O’Gara remains tightlipped on his rugby future

Munster out-half Ronan O'Gara is mulling over his future
MUNSTER’S 36-year-old out-half, Ronan O’Gara insisted he had not made a decision on whether he had played his last Heineken Cup match in the province’s semi-final defeat to Clermont Auvergne.

MUNSTER’S 36-year-old out-half, Ronan O’Gara insisted he had not made a decision on whether he had played his last Heineken Cup match in the province’s semi-final defeat to Clermont Auvergne.

O’Gara, who was playing in his 10th Heineken Cup semi-final, is out of contract at the season, but the fly-half said he would not make any decision on his future until the end of the season. Carrying his young son in his arms, O’Gara saluted Munster supporters in the stands at the Stade de la Mosson following the final whistle.

O’Gara said: “It’s not the time for me to be thinking or talking about retirement. I owed it to my team-mates to be totally focused on the game today and I was.

“I love coming to France and playing and this competition have given me the best memories. I will sleep on it until the end of the season, but it will be hard to leave this beauty (turning to Paul O’Connell) on his own next season.”

Second-row O’Connell is one of a number of Munster players hoping to have impressed the Lions management team sufficiently to earn a place in the squad to tour Australia this summer. The likes of Conor Murray, Donnacha Ryan, Peter O’Mahony and Simon Zebo will also be hoping to make Warren Gatland’s squad which will travel Down Under when it is announced tomorrow, Tuesday.

Multiple Lions tourist O’Gara admitted it was very disappointing for Munster to miss out on a fifth Heineken Cup final.

“Defeat is extremely hard to take after you have put so much into a game like that. But it is winner takes all in a semi-final,” admitted O’Gara.

“This is an unbelievable competition and it was an incredible atmosphere. It was a fantastic occasion to be a part of, but the only reason we play is to win.

“There was some serious resilience from Munster and I am proud to be a part of the team. Someone said to me earlier in the week that Clermont would beat the French team and it was Test match intensity out there.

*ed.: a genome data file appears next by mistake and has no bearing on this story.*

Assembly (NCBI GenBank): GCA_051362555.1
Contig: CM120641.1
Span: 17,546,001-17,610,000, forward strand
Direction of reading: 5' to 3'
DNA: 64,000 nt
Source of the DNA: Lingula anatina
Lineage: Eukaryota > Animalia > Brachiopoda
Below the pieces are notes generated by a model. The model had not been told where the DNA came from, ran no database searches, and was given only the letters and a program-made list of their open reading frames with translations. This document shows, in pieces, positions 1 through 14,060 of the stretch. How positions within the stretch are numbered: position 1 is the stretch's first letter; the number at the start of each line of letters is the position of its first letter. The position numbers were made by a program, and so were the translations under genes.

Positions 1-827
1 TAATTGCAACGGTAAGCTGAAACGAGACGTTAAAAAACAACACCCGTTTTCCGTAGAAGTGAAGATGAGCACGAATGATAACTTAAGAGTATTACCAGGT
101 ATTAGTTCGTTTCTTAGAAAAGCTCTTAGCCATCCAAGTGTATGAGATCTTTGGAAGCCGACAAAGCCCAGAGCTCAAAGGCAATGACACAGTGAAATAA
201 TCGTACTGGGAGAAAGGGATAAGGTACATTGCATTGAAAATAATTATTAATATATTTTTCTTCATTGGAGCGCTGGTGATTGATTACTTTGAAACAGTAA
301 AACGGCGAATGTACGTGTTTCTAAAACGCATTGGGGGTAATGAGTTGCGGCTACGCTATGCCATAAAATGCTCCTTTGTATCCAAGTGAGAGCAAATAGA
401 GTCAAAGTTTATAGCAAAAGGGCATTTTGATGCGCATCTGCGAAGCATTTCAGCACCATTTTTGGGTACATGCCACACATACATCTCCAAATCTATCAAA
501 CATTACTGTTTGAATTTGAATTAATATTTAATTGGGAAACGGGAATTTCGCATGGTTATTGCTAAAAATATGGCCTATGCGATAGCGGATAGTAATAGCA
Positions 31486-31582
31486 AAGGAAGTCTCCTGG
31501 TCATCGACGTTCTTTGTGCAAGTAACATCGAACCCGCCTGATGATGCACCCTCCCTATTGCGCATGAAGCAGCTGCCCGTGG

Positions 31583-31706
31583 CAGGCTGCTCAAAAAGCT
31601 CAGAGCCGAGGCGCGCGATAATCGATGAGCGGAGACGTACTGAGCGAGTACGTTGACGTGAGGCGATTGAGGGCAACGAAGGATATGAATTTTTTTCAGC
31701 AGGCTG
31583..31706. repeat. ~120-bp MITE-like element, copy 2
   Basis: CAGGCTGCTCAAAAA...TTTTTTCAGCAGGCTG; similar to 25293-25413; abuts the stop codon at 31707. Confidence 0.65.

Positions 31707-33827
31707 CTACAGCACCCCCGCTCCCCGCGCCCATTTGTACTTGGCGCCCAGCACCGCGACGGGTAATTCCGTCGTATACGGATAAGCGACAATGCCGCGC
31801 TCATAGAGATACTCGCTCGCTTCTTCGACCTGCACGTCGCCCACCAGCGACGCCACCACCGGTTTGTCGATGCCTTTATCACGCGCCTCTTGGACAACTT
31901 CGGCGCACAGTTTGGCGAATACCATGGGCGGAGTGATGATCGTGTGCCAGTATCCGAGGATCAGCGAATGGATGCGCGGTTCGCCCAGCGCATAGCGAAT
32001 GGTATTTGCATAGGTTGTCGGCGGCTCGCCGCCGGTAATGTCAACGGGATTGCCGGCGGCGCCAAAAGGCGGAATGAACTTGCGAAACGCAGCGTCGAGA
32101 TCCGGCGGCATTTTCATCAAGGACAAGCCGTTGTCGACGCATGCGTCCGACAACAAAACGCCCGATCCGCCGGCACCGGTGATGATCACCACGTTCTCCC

“We are growing and getting better as a team, but we gave them too much of a start. When we come away from home you ask for character from a team and we certainly showed that - we gave our all.”

Stand-in captain Paul O’Connell said Munster had paid a heavy price for a slow start and an inability to retain possession when in the ascendancy in the second half.

“I am very proud. Some days, you have days, like Harlequins, when I wouldn’t say it feels easy, but it just feels everything is going for you. Today was just the other way around,” O’Connell said.

“We couldn’t get anything going. We gave them a leg up at the start with a sluggish start to the game in every respect. In our physicality and our execution, we gave them a big leg up. You can’t do that against good sides. In the second half we had our opportunities and we didn’t really take them.

“We got a good try from a great little chip from Rog, but there were plenty of other opportunities where we were in their ’22, 10 metres from their line, five metres from their line, especially just before half-time and we didn’t take those opportunities.

“We were doing a lot of good things when we got in for the try. We were getting down, playing the game in the right part of the pitch. We had some very good kicks from the boys which put us into their half, into their ’22 and put them under pressure.

“But we turned over ball, we have been kinda doing it all year. We are just not willing to stay in a team’s ’22 and hold onto the ball, be belligerent and stay there til we score.”